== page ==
Moving out of the cycle of toxicity is a tricky dance. There is often shame and embarrassment when you share your feelings about your experiences. We often may not share our feelings with others because we feel that we are not worthy of being heard and don’t know what we want that next step to be. This may be because we are afraid that we’ll make others uncomfortable. One way to challenge those thoughts is to pay attention to your feelings. There may have been a lack of power and control over your life as a child, but you have the ability to change that now. This leads us to ask, “how do I change this cycle?”
The answer is to this is: by recognizing that you are resilient.
You are resilient
You are. Don’t believe me? Consider that you were dealt a really unfortunate hand, but you didn’t let that keep you down or control the path you took in life. That’s amazing.
Don’t get me wrong, it’s going to take hard work and a lot of intentionality, but you have already set the ball in motion. In recognizing your resiliency, you will be able to decrease the shame in asking for help. That help may come from a therapist, a friend, a coworker, etc. With time and support you can learn to foster healthy relationships and care for yourself the way you need to. When we build up our resilience, we begin to change how we see things. Instead of responding in a reactive, emotionally charged way, start to respond intentionally. We also keep an open mind to new possibilities as we grow from each experience. In other words, we try to look at the big picture.
It’s going to be okay
Further, we begin to practice patience and kindness with others and ourselves. This supports us in being able to build and value good, healthy relationships. In turn, these relationships will likely look different than those at the beginning of your life, and I’m here to tell you that is okay! The past can’t be erased and the future is not certain. So, that leaves the present, which is where we can focus our attention and energy. This is often seen as a very difficult step because our brain is wired to always be one step ahead. We have constant physical and emotional reminders of why we have these struggles in the first place. But remember, you are right where you are supposed to be.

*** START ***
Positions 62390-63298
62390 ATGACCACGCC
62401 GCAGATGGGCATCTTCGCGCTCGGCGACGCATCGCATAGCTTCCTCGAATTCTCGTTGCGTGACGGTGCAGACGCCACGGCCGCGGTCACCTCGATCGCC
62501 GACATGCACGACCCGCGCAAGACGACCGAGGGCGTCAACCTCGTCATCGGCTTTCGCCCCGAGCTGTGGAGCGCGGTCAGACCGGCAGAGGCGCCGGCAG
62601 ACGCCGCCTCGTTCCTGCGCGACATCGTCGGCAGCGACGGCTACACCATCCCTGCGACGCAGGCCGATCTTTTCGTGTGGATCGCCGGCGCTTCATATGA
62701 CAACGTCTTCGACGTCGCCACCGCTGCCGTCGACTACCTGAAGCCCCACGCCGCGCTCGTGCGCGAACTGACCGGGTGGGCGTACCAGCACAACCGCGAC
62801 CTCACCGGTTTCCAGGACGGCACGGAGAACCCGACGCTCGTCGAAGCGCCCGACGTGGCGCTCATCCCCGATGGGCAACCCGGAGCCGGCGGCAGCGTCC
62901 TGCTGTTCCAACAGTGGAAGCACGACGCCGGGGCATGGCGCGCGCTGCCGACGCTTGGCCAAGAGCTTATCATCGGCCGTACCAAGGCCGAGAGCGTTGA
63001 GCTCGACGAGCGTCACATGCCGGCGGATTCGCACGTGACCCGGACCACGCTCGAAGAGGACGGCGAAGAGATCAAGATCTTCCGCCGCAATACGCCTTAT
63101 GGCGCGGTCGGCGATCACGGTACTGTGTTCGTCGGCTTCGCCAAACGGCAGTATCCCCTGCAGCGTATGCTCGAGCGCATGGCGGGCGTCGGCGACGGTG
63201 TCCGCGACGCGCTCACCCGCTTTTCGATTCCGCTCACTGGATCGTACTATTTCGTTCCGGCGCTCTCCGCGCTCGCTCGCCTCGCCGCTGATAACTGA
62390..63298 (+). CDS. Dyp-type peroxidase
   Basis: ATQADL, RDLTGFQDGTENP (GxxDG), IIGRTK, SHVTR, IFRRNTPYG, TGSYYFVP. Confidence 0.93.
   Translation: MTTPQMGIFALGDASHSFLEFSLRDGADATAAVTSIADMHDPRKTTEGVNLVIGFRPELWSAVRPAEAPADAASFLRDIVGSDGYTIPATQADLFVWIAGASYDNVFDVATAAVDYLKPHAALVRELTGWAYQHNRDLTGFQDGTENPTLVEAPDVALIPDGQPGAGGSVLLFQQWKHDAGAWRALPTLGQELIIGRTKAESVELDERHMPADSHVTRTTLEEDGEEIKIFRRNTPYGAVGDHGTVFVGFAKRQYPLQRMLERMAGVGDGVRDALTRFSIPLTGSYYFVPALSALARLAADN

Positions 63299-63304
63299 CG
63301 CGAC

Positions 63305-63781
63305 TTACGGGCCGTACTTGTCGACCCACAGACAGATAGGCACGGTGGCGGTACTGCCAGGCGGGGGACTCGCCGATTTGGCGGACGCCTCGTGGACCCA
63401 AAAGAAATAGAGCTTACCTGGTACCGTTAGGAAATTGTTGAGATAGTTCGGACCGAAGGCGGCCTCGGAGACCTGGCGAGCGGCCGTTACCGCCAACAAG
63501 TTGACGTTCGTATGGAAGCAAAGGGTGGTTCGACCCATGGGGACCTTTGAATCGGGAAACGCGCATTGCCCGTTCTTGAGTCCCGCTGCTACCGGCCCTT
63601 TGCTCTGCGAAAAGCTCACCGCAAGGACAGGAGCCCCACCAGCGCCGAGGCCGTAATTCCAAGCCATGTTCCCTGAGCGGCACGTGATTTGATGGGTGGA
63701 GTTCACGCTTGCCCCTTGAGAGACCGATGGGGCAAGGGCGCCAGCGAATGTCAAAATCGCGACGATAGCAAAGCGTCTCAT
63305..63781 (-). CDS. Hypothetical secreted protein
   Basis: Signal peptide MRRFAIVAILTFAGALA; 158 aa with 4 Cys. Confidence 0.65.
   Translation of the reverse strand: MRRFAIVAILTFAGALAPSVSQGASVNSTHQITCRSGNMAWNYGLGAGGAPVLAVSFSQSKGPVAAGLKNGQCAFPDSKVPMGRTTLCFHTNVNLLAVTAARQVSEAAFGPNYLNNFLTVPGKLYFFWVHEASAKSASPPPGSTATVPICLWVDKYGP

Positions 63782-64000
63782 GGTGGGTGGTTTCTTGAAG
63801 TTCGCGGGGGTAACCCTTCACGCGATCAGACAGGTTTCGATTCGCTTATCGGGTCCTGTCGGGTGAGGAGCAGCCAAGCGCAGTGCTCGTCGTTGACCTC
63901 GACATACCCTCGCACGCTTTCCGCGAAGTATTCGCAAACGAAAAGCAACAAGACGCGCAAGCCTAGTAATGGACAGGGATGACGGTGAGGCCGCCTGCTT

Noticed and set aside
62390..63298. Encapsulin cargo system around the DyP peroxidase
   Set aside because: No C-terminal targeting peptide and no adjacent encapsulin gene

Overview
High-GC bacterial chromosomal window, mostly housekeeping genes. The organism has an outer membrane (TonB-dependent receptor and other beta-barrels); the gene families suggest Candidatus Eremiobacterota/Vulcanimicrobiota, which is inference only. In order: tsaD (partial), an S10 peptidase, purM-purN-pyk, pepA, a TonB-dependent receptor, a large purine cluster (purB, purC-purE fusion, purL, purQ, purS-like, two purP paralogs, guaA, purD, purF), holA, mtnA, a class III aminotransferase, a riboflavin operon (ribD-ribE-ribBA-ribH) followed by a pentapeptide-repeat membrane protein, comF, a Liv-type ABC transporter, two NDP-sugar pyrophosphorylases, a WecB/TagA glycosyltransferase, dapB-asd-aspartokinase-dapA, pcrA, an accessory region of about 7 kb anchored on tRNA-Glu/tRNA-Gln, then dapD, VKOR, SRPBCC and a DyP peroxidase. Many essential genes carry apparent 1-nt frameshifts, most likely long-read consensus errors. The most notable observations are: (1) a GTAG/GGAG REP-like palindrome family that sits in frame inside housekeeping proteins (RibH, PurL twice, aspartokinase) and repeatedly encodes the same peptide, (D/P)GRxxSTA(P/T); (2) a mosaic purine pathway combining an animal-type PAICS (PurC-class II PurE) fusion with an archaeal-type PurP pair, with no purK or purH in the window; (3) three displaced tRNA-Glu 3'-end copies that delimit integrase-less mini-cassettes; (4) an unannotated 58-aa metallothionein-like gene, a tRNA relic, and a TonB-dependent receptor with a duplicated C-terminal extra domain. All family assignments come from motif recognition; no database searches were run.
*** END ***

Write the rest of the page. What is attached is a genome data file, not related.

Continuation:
So pay attention to what is around you and in your life. After all, what you notice will eventually grow. Many times this mindful practice comes from spending time alone processing situations and reflecting. What growth did happen? What growth did not happen, but still can?
As we grow up, we tend to stop asking questions and begin to just accept things as they are. However, we still possess the ability to ask questions and make changes. Just because something has always been a certain way does not mean it needs to stay that way. So yes, it’s true that growing up with parents who failed to meet physical and emotional needs can lead down a path of mental health issues, relational and attachment struggles, low self-esteem, difficulty with emotional expression, and assertiveness. However, with the help of professionals and a healthy support system, it is possible to shatter the cycle of ACEs. You have the strength within you.
“As traumatized children we always dreamed that someone would come and save us. We never dreamed that it would, in fact, be ourselves as adults.”— Alice Little